“Listing is always granted subject to the condition that where the Exchange considers it necessary for the protection of the investor or the maintenance of an orderly market, it may at any time direct a trading halt or suspend dealings in any securities or cancel the listing of any securities in such circumstances and subject to such conditions as it thinks fit, whether requested by the issuer or not. The Exchange may also do so where:—
 

 
(3)   the Exchange considers that the issuer does not have a sufficient level of operations or sufficient assets to warrant the continued listing of the issuer's securities (see rule 13.24)…”
 
    (Rules 6.01(3) and 13.24 were amended on 1 October 2019. See Note 1 below.)
 
9.   Main Board Rule 6.10 states that-
  
“There may be cases where a listing is cancelled without a suspension intervening. Where the Exchange considers that any circumstances set out in rule 6.01 arise, it may:
 
(1)   publish an announcement naming the issuer and specifying the period within which the issuer must have remedied those matters which have given rise to such circumstances. Where appropriate the Exchange will suspend dealings in the issuer's securities. If the issuer fails to remedy those matters within the specified period, the Exchange will cancel the listing. The Exchange may treat any proposals to remedy those matters as if they were an application for listing from a new applicant for all purposes, in which case, the issuer must comply with the requirements for new listing applications as set out in the Listing Rules; or
 
…”
 
10.   Listing Decisions (LD35-2012 and LD88-2015) describe the purpose behind Main Board Rule 13.24 and provide guidance on the application of the Rule:
 
“ … Rule 13.24 is intended to maintain overall market quality. Issuers that fail to meet this Rule are "blue sky companies" where public investors have no information about their business plans and prospects. This leaves much room for the market to speculate on their possible acquisitions in the future. To allow these issuers' shares to continue to trade and list may have an adverse impact on investor confidence.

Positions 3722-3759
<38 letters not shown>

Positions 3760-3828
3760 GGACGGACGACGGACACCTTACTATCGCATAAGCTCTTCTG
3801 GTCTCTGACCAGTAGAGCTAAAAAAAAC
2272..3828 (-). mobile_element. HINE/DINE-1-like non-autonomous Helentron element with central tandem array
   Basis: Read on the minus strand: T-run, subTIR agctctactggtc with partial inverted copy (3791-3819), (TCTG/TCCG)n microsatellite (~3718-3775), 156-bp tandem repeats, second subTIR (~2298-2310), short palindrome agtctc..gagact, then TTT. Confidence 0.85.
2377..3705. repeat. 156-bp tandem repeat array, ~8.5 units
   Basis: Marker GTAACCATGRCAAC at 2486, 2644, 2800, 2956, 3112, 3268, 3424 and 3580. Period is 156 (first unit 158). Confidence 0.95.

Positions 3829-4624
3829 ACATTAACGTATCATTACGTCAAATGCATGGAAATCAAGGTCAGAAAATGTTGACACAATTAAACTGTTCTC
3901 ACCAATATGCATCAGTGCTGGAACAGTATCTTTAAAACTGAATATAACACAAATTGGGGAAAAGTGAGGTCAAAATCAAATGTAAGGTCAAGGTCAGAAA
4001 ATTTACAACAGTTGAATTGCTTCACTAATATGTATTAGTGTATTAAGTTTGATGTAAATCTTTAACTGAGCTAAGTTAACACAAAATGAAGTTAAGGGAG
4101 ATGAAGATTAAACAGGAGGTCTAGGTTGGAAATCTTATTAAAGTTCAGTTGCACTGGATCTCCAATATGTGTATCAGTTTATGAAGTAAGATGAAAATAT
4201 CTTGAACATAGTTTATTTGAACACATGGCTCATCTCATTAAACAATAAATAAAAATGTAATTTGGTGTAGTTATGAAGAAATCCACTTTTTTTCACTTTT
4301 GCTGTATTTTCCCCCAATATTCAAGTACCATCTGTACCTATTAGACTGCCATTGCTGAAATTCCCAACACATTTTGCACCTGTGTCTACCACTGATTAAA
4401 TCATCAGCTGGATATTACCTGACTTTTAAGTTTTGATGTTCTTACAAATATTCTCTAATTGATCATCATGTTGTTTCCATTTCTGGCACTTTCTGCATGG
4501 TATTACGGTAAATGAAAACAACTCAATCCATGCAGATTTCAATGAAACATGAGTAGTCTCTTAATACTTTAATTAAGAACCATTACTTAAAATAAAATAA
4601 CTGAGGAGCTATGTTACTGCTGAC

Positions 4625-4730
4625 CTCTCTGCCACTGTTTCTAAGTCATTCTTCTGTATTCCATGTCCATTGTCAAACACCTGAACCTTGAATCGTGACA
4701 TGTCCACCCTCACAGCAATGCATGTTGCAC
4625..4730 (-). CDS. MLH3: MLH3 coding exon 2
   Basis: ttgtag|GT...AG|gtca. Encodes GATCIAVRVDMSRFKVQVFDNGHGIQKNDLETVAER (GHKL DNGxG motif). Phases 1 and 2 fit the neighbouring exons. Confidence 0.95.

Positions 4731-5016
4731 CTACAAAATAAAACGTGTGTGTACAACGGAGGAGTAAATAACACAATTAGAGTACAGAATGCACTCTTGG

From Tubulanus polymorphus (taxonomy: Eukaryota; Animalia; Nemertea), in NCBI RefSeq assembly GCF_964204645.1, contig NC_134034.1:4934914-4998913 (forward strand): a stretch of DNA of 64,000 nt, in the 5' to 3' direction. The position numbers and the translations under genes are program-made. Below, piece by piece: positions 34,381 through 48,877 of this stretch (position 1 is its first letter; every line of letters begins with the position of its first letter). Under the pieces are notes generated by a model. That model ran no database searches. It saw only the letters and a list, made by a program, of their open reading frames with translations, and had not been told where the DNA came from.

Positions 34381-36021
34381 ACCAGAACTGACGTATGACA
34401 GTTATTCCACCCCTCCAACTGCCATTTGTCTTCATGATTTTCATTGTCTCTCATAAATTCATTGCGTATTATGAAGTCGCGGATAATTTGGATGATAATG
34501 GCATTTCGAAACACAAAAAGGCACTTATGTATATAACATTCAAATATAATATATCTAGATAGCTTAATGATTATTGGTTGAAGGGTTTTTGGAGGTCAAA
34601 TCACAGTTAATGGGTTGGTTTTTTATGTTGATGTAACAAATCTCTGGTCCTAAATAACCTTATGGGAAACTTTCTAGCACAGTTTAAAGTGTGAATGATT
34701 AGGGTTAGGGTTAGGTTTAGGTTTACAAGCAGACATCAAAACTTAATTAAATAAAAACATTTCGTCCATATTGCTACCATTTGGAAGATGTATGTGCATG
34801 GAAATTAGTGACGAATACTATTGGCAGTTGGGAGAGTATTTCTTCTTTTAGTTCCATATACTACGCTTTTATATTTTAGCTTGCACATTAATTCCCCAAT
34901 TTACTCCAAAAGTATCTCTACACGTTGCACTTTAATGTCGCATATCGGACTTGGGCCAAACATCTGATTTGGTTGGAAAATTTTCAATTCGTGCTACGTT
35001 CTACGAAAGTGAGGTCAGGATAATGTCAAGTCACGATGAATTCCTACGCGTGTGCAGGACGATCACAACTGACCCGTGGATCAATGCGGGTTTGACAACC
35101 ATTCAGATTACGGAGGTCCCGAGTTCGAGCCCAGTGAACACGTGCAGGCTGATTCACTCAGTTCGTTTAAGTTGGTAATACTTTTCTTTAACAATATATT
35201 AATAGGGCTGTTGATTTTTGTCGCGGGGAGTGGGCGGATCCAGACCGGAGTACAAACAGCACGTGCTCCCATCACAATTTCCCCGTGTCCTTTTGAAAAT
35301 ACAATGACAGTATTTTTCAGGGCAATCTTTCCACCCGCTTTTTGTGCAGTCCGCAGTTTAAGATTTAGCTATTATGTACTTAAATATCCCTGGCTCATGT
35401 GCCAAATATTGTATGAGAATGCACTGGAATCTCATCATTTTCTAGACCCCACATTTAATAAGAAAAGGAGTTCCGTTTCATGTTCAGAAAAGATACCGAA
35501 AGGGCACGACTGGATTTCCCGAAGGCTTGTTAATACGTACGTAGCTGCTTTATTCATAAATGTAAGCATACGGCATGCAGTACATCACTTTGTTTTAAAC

When applying Rule 13.24 to issuers whose shares are trading on the Exchange, the Exchange generally allows their shares to continue to trade as long as they have an operation and meet the continuing disclosure obligations. If the Exchange were to suspend these issuers because of their low level of activities or assets values, public shareholders would have no access to the market for trading the issuers’ shares. To balance the public shareholders’ interests with the need to maintain market quality, the Exchange suspends trading only in extreme cases.
 
…”
 

ANALYSIS

11.   Main Board Rule 13.24 requires issuers to maintain a sufficient level of operations or assets of sufficient value to warrant the continued listing of their securities. Without quantitative criteria for sufficiency, this Rule calls for a qualitative test and is assessed based on the specific facts and circumstances of individual cases.